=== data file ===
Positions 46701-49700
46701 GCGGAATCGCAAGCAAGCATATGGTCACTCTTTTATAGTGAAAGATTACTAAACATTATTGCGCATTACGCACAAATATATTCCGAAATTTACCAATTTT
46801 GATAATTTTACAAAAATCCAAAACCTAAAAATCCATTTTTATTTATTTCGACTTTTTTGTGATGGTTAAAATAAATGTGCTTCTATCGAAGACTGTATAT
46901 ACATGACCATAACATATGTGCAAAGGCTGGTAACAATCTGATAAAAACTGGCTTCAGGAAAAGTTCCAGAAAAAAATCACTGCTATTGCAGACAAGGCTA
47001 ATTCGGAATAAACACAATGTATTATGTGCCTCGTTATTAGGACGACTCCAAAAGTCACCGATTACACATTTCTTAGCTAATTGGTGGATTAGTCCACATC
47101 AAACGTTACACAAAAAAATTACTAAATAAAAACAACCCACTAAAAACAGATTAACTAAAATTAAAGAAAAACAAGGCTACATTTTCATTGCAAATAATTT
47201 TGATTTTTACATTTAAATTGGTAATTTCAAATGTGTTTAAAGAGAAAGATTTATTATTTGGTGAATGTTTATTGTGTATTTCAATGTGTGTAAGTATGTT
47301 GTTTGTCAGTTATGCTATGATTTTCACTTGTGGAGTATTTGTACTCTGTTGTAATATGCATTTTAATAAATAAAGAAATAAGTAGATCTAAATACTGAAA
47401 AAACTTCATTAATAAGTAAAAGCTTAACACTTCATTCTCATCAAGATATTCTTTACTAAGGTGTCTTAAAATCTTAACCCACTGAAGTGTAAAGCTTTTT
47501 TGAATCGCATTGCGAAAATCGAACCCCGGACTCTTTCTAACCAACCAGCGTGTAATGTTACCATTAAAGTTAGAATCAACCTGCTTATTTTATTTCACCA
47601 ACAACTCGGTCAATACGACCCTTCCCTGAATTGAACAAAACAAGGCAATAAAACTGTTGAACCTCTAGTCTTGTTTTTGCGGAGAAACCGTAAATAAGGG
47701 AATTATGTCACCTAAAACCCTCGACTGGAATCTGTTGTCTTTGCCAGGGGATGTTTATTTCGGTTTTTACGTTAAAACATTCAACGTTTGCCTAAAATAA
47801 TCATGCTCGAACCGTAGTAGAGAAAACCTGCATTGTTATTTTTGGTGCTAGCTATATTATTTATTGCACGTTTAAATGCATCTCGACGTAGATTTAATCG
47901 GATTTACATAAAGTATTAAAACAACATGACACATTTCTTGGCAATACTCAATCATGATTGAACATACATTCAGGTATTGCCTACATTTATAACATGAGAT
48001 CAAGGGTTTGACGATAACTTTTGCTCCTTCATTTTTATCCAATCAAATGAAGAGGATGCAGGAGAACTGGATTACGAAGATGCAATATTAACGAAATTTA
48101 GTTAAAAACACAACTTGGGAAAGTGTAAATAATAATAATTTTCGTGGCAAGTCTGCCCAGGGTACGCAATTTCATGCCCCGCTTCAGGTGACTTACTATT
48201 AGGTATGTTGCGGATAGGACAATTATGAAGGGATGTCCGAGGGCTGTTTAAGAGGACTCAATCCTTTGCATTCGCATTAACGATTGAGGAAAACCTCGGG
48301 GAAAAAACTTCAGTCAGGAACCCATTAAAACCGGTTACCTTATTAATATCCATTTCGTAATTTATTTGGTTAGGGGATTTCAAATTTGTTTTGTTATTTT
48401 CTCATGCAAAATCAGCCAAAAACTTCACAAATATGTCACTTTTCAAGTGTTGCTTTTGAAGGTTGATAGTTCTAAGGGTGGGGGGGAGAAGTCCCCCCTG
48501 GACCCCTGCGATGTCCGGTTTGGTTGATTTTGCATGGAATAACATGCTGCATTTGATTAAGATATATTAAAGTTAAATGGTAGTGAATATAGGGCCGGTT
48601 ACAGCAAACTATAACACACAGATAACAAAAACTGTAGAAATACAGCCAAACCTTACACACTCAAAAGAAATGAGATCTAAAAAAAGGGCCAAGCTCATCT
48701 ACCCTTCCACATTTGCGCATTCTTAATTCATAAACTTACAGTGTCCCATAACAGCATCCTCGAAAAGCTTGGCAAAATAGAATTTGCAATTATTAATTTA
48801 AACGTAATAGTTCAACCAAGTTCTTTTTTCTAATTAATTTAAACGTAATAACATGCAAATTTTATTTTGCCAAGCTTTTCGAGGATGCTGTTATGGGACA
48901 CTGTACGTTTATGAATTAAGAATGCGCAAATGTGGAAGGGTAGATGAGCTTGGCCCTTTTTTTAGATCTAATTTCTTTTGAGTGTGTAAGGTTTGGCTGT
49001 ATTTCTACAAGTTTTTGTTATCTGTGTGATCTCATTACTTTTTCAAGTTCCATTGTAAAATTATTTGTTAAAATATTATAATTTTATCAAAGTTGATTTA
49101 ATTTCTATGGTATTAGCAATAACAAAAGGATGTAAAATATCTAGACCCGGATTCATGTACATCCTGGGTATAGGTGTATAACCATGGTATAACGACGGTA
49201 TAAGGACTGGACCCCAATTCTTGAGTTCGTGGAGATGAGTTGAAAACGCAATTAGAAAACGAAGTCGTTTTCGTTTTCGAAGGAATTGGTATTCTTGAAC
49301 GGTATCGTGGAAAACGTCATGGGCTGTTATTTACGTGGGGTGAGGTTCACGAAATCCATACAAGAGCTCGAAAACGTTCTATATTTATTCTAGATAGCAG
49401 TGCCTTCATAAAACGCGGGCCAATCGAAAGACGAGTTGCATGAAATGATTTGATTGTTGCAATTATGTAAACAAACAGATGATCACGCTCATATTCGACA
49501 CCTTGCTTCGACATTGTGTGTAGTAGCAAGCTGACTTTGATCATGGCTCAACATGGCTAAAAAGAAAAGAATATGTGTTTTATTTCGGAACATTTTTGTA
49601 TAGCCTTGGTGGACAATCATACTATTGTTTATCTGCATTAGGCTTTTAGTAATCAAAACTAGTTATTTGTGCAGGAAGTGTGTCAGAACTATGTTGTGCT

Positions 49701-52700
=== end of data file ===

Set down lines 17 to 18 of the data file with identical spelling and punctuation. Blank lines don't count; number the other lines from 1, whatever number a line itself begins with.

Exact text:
48201 AGGTATGTTGCGGATAGGACAATTATGAAGGGATGTCCGAGGGCTGTTTAAGAGGACTCAATCCTTTGCATTCGCATTAACGATTGAGGAAAACCTCGGG
48301 GAAAAAACTTCAGTCAGGAACCCATTAAAACCGGTTACCTTATTAATATCCATTTCGTAATTTATTTGGTTAGGGGATTTCAAATTTGTTTTGTTATTTT